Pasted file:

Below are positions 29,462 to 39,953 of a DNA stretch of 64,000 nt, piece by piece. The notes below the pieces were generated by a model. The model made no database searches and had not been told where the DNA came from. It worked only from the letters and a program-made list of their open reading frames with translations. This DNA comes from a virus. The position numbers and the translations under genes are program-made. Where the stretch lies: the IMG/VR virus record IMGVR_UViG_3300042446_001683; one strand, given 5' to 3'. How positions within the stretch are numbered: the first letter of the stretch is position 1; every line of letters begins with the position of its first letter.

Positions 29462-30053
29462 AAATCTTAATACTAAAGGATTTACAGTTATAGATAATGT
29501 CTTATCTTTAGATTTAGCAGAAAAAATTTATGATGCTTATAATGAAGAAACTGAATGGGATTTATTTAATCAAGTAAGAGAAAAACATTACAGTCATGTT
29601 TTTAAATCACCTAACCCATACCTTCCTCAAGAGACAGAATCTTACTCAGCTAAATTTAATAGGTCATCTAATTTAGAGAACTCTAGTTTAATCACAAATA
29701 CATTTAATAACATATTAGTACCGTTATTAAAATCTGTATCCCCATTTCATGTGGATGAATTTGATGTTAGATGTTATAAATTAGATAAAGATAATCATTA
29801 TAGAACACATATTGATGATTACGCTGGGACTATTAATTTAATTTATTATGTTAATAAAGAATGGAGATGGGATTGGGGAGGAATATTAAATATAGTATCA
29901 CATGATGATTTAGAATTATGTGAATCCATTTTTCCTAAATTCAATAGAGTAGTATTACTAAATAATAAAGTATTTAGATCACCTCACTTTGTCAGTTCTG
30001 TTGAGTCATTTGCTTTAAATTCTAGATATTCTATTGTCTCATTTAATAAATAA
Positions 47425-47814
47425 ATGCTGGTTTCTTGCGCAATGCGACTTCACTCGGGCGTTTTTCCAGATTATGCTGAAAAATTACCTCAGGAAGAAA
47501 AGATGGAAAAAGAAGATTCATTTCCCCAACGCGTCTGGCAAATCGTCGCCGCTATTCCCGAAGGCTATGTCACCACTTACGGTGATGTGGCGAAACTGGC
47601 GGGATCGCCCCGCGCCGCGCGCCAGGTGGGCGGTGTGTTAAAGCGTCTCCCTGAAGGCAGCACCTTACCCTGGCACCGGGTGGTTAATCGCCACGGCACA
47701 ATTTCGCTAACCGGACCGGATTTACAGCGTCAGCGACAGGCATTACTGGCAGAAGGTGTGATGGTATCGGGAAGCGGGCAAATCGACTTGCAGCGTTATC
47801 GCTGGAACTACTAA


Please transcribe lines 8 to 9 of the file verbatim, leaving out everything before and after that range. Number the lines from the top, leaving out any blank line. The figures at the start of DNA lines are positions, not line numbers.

29901 CATGATGATTTAGAATTATGTGAATCCATTTTTCCTAAATTCAATAGAGTAGTATTACTAAATAATAAAGTATTTAGATCACCTCACTTTGTCAGTTCTG
30001 TTGAGTCATTTGCTTTAAATTCTAGATATTCTATTGTCTCATTTAATAAATAA